• Especially when people put them on the wrong sized pole :(
    – Craig
    Commented Apr 7, 2015 at 2:31

I would say the most breakable piece, in my opinion, is the Plate, Modified 1 x 1 with Clip Horizontal.

Plate, Modified 1 x 1 with Clip Horizontal


I've had quite a few of these break:

enter image description here

Peeron calls them Minifig Mechanical Arm (id 30377). Apparently Lego calls them Space Skeleon Arm (I'm guessing that should be Skeleton, but no idea)

They're used as door hinges in the City Passenger Plane:

enter image description here


Wheel 30.4 x 14 VR has the tendency to crack around the axle under high stress.

Wheel 30.4 x 14 VR


The ones that break for me are the sockets for the ball joints. See http://www.flickr.com/photos/grandpappy/3988584161/...


Minifigure hook hands are easily broken — especially the gold-coloured hooks from the 2010 Pirates line, as the material used for gold pieces is rather fragile.


Bracket 2 x 2 - 2 x 2

It isn't even a fair contest. In my childhood of playing with Lego Space sets, this piece (Bracket 2 x 2 - 2 x 2) broke the most.

  • What, in your experience, causes them to break most easily?
    – Kramii
    Commented Dec 7, 2011 at 13:38
  • 1
    I think there were two reasons. When used in building it was used to attach pieces which ended up being horizontal, so if there wasn't enough support underneath you could flex it at the corner of the "L" and break it. The second reason I believe is that I had all bricks in a big bucket, I think the act of sifting through the pieces may have put stress on the piece enough to bend it and it would break. If I had compartmentalized storage that may have saved some pieces.
    – ghoppe
    Commented Dec 7, 2011 at 13:47
  • I too had a few of these pieces break, but not many other pieces. This is only wild speculation on my part, but it may be to do with a combination of two things: Design - Mine cracked horizontally between the studs across the hole, which is probably the weakest point due to the least amount of plastic. Sun exposure: My classic Space sets that used these pieces have quite a lot of fading and maybe the UV exposure made them brittle.
    – mcqwerty
    Commented Jul 20, 2012 at 18:30

The ones that gave me the most trouble were the "new-style" BIONICLE axle connectors like this one:

enter image description here

It seems that the parts holding the axle ball were much thinner than on the previous versions, and they tended to crack and break from extensive use. It was possible to use some cracked ones, but some broke beyond that.


98% precent of all the broken LEGO pieces I own are colored in reddish brown. I've broken a lot of them too. Just broke one right now, in fact. They probably use a weaker type plastic on them. I seem to be the only one who's ever noticed this.

  • At some point of time elements in Dark Red were prone for braking a lot. Especially 1x1 tiles. It seems like this issue has been addressed by TLG.
    – Alex
    Commented Jan 2, 2021 at 12:14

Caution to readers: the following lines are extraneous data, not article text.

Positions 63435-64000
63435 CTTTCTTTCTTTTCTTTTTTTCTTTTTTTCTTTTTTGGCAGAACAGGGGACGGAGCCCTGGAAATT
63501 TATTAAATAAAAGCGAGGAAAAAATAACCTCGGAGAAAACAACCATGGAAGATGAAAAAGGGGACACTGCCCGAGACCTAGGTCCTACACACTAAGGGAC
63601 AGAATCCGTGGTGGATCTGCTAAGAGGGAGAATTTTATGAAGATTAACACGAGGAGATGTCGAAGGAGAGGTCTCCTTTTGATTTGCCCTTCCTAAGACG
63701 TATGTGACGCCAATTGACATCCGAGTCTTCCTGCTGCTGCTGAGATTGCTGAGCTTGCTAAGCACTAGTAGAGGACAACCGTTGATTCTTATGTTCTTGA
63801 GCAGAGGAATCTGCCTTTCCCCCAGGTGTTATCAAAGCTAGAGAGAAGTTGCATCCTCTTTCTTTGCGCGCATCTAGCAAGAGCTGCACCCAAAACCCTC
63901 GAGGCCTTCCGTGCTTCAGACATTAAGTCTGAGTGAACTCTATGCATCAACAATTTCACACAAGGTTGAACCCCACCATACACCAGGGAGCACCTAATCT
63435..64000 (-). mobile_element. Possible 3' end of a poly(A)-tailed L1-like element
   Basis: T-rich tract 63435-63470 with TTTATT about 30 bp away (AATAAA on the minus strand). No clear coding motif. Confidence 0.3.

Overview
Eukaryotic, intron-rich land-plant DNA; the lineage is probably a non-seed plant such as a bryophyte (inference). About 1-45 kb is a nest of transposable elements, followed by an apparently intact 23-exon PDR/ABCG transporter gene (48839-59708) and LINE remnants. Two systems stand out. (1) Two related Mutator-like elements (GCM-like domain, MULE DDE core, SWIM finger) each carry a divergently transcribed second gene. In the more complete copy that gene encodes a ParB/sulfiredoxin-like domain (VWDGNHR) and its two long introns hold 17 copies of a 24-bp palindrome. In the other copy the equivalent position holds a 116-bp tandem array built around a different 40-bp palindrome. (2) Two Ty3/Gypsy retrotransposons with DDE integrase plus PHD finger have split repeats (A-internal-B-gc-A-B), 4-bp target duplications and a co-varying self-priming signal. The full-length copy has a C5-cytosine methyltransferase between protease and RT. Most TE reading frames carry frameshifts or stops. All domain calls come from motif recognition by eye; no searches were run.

I see no mention of Lego propeller blades. Both when I was a child and now in my kids' LEGO collection I find it hard to get a propeller that doesn't have at least 1 blade broken off. enter image description here


I've had one or two long technic pins (part 6558) break on me.


enter image description here

This weekend I sorted through some boxes of lego that have laid dormant under my parents' house since I moved out. They contained bricks from the 80s to late 90s. THe only broken pieces I found where these technic chain pieces, crushed at the bottom of the box, and lego traffic signs broken off at the base. I can reuse the traffic signs by sticking them into a 1x1x1 barrel piece, but the chain is ruined and I'll need to buy a whole new one.


I remember that back in the day (which would be mid eighties), I had a number of 1×1 translucent plates split on me. Right through the middle — and then I had two halves. They would typically split either when trying to connect or disconnect them to/from a regular stud. No idea if it was a bad batch or what. Haven't had that happen with more recent versions.


Without about the hinge plate. All three I had in 6652 and 6678 broke at the time which was really disappointing in pre-Internet times as you had no way of replacing them.

enter image description here


Slope 30 1 x 1 x 2/3, better known under "Cheese Slope" name is another element that tend to crack even in the modern days no matter what color is being used.

enter image description here

Technic U-joints are also quite vulnerable parts in motorized applications.

enter image description here


1x1 plates in transparent colors (mainly red and green) from the Lego space sets in the 80's/90's seem to use a plastic that is very brittle to start with and doesn't age well.

Just pushing one of those onto a stud can be enough to break the piece in 2 or more parts. I just rebuild all my old sets over the Christmas holiday to identify and replace missing/damaged parts and I found I needed to replace 12 of these, out of a total of 31.

I broke about half during the rebuild. The other half were already broken 20 years ago when the pieces were relatively new. I recall that 1 snapped when it was brand-new on the first time build when I bought that set around 1995.)